• OLD NEWS ALERT: I updated The Winter Home. Wouldn't you know it? I found some typos and math errors on the character sheets (as well as a couple of curious omissions in the Equipment list). Expect another update in the not-too-distant future.
  • I'm still trying to block off time to do those last two Examples (In-Between Adventures and Investigation). That's it, that's all, once those are done. I've got some interesting life activity coming up in the near-term so I'm hoping I have enough time to get those examples done this week because...
  • I still need to proofread almost the entire book. There are a few chapters that are a-ok and have been done-done-done for months. But there have been lots of changes here and there. Just today I found a block of text in the Character Classes chapter that was easily one full re-write out of date. Yikes!
  • Once proofread, I'm bundling the Gamma and sending it to the playtest and editing crew. Shortly afterwards, it will be going to layout.
  • Layout is anticipated to take about a month. I'll keep you all updated if that slips. So, timeframe-wise, we're probably looking at mid-to-late August or September. 

Playtests!

I've also had the opportunity to run through some more TATG with the awesome group here in Austin. I had a chance to subject them to the latest rule edits and here's what I found:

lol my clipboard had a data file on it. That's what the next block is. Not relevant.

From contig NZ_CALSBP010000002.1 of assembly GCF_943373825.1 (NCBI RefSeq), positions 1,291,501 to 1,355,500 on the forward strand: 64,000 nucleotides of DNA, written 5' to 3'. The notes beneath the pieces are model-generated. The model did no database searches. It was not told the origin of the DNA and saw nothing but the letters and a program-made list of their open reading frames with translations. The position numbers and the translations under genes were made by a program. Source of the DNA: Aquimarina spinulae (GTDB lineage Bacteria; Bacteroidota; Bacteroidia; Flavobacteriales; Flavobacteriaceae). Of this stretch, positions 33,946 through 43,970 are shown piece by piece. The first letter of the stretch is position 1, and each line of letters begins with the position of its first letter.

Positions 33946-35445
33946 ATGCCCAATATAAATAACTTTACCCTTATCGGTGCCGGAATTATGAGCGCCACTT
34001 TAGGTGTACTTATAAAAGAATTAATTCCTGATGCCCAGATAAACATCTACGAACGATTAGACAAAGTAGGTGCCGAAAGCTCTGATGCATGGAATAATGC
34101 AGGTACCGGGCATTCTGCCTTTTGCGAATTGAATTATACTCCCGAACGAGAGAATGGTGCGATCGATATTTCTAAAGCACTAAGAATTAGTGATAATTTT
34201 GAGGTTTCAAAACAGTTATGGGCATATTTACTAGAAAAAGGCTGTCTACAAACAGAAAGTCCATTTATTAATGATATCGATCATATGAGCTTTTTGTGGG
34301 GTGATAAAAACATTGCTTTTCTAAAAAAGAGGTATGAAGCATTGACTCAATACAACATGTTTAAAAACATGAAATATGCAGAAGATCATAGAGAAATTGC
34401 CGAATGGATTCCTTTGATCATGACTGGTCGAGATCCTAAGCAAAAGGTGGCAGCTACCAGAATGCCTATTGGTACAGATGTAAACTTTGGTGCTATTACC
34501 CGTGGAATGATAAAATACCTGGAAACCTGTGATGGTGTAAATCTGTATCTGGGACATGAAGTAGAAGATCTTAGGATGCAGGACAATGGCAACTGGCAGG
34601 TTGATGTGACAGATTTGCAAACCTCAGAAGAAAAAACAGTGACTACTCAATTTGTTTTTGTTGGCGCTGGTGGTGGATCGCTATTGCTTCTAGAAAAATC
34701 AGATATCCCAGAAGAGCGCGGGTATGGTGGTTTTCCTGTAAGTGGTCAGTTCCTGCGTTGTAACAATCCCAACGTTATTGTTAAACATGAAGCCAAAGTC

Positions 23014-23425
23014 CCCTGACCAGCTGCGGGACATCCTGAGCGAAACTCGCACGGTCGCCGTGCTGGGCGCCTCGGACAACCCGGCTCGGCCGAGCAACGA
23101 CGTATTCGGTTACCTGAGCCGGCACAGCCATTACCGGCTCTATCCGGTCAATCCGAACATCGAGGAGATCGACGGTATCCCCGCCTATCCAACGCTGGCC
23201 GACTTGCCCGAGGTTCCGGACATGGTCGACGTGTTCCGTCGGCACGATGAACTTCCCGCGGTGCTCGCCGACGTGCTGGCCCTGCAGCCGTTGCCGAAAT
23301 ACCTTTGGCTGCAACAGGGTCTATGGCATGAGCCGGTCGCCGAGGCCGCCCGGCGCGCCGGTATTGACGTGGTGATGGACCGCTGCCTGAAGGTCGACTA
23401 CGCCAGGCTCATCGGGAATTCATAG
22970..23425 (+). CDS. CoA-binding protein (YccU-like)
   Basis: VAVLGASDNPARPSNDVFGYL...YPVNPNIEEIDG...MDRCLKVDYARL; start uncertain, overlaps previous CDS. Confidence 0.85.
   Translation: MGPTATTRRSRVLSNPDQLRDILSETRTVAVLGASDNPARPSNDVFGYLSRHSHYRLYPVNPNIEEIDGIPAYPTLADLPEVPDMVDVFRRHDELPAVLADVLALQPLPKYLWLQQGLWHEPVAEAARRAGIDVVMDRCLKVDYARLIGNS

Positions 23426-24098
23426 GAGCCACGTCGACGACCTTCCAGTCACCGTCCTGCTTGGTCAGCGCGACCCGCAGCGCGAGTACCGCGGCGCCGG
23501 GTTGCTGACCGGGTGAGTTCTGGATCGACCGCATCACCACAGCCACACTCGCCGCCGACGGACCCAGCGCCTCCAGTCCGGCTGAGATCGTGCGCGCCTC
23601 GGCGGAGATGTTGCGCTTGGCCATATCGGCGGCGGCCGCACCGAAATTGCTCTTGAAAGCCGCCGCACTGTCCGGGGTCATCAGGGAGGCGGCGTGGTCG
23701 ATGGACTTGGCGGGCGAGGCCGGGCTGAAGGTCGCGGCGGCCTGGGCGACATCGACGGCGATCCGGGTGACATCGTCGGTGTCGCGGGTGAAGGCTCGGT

• The new Death/Dying rules appear to be fine. They're a simplification of what was there before (and that was already pretty simple).
  • The changes to Fear saves were very nice. One less chart -- but when someone flubs that save it's sheer gold.
  • The changes to Turn Unholy sucked. In the same spirit of the new Death/Dying rules and the Fear saves, I had simplified the Turn Unholy bits and, well, they were sanitized beyond boring. It also turned out that my math around Turn Unholy (which I had based off the regular DCC RPG spellcheck math) was way off. Fixed and fixed. Caster levels to Turn Unholy have been beefed up and the old, flavorful Turn Unholy Mishaps table has returned from the grave.
I'll have more information on playtests in general, how they're going and what I've learned from them in future blogposts.


Where Do We Go From Here?

Layout is right around the corner. After that, it's tying up loose ends and done. My plan is to increase the marketing blitz while the book is in layout. I plan on putting together a "designer's notes" series of blogposts. As well as an overview of the chapters in the first book and the Character Classes in TATG (specifically how they've changed over the last year).

I hope you all are as excited as I am. 

Monday, July 1, 2013

We're BAAAAA-ACK!


This was the news I was hoping to be able to give sometime today.

The Winter Home is back online. Updated version and all.

Sorry for the mix up.

Now go forth and be awesome.

P.S. Alex Lucard has a great review of The Winter Home over on diehardgamefan.com. It's awesome and please check it out.